Hideharu Onuma, Dan De Prospero, Jackie De Prospero, Kyudo: The Essence and Practice of Japanese Archery, Kodansha International, March 2013
Kyudo-the Way of the Bow-is the oldest of Japan's traditional martial arts and the one most closely associated with bushido, the Way of the Warrior. After the Second World War Eugen Herrigel introduced the concept of kyudo to the West in his classic Zen in the Art of Japanese Archery. But until now, no Japanese kyudo master has published a book on his art in English.
In Kyudo: The Essence and Practice of Japanese Archery, Hideharu Onuma and his American co-authors, Dan and Jackie DeProspero, explain in detail both the spiritual and practical aspects of kyudo. Written with both novices and advanced students in mind, the book is presented in simple, straightforward language and features hundreds of detailed illustrations, supplemented by rare photographs of Master Onuma, clearly demonstrating the fundamental techniques and daily practice of this form of "standing Zen."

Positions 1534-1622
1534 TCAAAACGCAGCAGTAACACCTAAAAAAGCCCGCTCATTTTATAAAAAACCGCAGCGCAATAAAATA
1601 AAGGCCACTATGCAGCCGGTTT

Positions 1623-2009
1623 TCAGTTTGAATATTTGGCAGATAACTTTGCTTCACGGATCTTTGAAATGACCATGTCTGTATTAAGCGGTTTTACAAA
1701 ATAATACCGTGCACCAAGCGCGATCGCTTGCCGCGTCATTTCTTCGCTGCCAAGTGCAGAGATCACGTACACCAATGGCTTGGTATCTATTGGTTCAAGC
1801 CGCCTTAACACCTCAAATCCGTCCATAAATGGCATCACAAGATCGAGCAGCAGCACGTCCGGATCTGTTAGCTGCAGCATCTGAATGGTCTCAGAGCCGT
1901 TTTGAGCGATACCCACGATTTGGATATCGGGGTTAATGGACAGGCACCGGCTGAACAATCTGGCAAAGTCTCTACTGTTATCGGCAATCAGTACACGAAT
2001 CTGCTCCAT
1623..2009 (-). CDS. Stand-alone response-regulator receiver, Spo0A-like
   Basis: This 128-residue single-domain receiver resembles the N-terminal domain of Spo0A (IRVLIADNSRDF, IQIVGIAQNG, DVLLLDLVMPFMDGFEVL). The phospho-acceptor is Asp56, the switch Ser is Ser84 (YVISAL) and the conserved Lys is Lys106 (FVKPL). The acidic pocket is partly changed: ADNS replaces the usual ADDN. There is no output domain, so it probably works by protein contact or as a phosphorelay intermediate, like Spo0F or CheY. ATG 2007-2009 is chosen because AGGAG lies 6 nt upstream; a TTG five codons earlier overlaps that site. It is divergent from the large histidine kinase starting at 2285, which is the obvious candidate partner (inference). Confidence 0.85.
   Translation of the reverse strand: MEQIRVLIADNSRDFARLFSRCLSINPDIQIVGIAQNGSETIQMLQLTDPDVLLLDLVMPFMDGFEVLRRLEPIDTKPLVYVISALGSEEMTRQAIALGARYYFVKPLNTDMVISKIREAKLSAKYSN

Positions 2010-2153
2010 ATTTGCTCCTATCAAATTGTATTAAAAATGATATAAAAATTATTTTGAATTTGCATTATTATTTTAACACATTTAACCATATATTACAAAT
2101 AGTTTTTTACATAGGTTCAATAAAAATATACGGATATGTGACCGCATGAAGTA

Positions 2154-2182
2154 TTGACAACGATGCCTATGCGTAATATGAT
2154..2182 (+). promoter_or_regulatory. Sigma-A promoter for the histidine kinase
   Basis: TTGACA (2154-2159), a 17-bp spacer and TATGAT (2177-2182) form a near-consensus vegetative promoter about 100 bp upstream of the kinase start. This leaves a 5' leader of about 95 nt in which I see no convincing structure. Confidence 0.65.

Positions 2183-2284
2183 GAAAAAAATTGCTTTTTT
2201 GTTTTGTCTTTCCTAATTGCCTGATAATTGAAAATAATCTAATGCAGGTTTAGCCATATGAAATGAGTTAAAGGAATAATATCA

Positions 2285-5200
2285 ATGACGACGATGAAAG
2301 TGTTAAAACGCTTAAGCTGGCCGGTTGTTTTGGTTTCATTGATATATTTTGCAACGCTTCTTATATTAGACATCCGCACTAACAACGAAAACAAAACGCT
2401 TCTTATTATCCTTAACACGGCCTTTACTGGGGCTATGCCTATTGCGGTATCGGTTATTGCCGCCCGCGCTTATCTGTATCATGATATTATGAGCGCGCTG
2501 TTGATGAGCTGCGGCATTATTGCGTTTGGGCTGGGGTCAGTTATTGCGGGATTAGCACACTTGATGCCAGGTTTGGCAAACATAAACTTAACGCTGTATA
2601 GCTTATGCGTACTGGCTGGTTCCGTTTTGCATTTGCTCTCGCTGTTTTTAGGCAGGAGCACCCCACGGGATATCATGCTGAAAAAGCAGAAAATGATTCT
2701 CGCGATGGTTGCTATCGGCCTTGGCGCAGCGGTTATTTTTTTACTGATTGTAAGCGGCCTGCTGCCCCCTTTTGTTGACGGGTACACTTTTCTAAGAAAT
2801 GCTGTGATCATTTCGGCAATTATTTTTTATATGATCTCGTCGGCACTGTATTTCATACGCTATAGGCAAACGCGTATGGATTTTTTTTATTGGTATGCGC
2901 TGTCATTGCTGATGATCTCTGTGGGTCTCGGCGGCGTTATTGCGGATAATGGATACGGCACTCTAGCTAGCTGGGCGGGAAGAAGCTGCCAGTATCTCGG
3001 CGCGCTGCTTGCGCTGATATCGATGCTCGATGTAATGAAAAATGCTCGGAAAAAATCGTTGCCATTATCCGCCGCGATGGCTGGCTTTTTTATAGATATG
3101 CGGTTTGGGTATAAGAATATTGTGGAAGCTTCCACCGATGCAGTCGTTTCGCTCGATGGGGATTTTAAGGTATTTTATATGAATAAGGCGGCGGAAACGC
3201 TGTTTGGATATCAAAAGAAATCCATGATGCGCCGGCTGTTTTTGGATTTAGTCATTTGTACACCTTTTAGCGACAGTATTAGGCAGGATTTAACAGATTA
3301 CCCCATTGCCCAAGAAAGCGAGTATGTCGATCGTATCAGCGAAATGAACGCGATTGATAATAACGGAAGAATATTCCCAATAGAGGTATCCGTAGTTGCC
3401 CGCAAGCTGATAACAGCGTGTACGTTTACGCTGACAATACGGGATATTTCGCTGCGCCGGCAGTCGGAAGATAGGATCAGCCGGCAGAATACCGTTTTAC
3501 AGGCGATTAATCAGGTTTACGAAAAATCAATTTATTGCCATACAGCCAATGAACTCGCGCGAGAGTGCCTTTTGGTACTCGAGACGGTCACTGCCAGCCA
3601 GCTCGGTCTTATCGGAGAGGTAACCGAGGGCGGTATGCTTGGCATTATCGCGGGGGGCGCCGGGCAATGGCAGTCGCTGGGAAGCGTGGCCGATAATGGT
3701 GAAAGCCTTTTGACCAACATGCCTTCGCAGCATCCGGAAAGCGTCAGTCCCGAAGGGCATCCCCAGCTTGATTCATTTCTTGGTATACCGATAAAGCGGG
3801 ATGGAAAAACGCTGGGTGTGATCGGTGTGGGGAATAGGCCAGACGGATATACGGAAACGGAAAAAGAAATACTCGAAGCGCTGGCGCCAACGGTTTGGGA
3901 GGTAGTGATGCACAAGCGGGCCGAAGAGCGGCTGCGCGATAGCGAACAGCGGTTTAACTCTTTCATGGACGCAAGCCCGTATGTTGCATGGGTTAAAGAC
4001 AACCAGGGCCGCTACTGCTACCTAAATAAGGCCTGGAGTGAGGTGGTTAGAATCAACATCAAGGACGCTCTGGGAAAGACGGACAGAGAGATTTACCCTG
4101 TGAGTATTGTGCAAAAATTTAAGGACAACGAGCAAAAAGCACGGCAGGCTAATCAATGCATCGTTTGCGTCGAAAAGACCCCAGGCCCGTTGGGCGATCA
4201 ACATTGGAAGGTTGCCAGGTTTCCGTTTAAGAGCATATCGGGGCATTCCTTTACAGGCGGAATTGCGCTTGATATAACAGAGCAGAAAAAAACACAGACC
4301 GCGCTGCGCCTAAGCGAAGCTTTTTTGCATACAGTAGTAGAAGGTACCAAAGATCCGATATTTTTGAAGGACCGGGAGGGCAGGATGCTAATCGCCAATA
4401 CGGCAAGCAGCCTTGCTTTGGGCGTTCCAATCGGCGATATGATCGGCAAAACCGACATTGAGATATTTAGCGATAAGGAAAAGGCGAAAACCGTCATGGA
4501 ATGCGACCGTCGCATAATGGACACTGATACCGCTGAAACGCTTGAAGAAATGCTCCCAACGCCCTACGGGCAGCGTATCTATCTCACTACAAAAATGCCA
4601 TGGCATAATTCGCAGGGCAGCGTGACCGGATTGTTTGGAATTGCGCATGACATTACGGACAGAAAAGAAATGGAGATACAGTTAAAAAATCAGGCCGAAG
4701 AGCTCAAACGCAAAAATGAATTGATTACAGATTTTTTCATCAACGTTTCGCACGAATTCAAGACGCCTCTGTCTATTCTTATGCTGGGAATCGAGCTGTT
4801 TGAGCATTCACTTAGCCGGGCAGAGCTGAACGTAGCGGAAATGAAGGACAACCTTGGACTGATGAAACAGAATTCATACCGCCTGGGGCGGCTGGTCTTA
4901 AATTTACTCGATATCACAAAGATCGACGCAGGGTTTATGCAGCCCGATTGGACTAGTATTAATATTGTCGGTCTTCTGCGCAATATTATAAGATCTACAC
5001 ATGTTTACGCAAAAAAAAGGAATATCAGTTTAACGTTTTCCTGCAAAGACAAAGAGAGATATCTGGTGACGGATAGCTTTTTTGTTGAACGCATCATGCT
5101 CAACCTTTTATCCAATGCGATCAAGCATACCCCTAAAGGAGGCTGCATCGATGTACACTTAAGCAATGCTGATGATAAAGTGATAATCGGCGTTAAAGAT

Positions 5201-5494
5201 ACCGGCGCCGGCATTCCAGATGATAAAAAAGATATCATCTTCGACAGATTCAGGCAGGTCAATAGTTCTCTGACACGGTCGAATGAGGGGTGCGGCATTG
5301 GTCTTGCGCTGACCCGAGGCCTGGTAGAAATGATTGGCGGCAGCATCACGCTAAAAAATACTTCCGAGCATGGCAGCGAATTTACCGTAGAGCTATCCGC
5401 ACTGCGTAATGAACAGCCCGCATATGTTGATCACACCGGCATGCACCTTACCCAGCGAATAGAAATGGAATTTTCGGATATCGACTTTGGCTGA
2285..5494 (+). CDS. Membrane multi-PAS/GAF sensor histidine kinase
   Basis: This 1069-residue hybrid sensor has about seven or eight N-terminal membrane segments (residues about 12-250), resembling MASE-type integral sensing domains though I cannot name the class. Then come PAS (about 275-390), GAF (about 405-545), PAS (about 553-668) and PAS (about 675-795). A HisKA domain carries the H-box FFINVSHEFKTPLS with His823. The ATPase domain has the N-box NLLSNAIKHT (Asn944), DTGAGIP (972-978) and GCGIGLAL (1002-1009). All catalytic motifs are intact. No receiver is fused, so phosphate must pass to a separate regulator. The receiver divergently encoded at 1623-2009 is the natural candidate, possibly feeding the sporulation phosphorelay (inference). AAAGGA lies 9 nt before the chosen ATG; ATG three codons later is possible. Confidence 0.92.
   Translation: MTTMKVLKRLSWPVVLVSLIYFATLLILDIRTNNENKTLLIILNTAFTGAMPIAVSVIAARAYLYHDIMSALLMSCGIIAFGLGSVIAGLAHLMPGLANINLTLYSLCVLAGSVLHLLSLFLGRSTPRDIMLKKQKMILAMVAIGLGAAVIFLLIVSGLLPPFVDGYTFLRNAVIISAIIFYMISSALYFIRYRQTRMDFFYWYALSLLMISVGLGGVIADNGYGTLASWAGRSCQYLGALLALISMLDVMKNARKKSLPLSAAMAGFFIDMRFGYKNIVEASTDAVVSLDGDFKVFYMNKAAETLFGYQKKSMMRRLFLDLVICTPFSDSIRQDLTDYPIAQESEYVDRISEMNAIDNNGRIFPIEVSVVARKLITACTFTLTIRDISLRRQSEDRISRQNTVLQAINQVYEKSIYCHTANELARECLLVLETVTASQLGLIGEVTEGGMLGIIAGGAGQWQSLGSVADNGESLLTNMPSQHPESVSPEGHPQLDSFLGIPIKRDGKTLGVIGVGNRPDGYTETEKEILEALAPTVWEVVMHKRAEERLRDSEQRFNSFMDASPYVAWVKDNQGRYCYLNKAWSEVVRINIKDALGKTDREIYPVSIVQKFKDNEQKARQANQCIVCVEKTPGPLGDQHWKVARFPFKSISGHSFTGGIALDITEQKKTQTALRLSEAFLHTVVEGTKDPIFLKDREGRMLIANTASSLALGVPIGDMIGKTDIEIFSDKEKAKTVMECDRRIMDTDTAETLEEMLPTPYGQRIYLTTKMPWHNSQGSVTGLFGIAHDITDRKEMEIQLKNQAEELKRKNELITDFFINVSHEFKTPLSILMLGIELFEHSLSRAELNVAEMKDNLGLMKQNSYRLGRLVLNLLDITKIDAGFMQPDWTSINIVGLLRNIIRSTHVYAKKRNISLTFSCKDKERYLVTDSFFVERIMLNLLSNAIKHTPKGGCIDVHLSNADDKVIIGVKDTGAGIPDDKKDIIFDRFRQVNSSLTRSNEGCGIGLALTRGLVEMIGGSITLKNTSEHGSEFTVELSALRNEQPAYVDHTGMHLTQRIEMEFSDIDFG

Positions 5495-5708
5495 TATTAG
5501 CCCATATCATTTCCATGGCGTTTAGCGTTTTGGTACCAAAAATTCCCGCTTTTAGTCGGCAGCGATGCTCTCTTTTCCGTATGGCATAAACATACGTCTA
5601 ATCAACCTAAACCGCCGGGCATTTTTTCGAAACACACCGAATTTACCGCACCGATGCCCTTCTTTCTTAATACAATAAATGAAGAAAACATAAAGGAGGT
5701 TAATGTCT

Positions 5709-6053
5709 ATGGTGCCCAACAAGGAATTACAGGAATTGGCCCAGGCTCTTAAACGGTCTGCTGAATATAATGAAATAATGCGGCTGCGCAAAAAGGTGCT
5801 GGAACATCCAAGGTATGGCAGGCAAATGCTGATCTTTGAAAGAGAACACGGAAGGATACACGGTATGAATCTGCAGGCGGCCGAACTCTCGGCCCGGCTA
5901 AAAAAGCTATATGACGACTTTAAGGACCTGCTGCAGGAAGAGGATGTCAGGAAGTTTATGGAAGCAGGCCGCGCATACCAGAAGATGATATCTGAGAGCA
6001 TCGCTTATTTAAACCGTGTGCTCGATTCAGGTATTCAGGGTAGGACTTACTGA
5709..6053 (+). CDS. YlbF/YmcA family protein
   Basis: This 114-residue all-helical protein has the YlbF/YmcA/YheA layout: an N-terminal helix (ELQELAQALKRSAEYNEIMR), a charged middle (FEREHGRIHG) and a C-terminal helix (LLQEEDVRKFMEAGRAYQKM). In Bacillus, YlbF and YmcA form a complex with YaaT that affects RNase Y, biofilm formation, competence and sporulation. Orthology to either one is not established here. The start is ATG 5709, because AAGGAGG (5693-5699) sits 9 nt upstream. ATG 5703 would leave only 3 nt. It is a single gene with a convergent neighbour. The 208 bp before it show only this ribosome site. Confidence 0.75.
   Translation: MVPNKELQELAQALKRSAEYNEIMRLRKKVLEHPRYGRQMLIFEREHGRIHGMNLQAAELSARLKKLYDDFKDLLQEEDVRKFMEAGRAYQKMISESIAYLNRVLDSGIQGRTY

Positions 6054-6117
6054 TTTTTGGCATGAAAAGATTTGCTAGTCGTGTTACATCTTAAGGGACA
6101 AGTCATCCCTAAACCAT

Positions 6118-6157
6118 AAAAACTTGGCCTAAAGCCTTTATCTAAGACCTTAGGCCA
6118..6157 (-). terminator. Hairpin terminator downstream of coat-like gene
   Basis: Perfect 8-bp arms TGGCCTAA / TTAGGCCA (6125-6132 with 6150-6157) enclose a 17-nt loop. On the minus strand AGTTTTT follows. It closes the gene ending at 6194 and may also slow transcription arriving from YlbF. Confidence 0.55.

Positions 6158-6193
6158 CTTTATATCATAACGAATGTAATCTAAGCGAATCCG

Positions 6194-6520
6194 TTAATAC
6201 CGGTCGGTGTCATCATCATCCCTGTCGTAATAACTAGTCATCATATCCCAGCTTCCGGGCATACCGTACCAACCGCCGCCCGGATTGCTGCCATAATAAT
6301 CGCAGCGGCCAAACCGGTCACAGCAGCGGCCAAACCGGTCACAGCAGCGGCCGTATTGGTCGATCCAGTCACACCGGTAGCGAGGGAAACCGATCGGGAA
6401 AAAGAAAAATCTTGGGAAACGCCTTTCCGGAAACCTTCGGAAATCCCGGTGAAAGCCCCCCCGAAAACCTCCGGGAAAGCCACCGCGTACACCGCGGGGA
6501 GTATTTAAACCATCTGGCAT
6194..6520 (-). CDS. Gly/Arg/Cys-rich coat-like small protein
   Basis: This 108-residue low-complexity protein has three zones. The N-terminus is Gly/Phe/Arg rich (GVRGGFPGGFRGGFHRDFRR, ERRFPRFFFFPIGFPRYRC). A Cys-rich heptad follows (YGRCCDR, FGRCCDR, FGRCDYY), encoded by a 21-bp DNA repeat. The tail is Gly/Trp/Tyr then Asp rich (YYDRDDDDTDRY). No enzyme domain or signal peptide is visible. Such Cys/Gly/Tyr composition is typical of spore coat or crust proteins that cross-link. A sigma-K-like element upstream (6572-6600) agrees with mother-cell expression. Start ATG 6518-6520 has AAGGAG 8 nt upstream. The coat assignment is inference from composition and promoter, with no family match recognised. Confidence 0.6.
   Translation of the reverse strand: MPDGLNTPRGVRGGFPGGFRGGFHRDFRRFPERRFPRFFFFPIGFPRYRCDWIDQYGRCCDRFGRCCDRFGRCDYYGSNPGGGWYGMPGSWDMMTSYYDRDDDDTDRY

Including chapters on equipment and kyudojo construction, Kyudo: The Essence and Practice of Japanese Archery is the most comprehensive reference work on the subject available. Special sections on problem solving and shitsu (errors) also make it a unique teaching and learning resource, and the concluding shiteimondo (teacher-student dialogue) provides unparalleled insights into the thoughts and teachings of a true master of the martial arts.
HIDEHARU ONUMA was the 15th-generation headmaster of the Heki Ryu Sekka-ha school of archery and kyudo banshi, 9th dan. He was born in Tokyo in 1910 into a highly respected archery family. Onuma sensei, who was instrumental in introducing kyudo to the West, believed that kyudo belonged not just to the Japanese but to the whole world. Until his death in 1990 he made regular trips abroad to demonstrate and teach his art.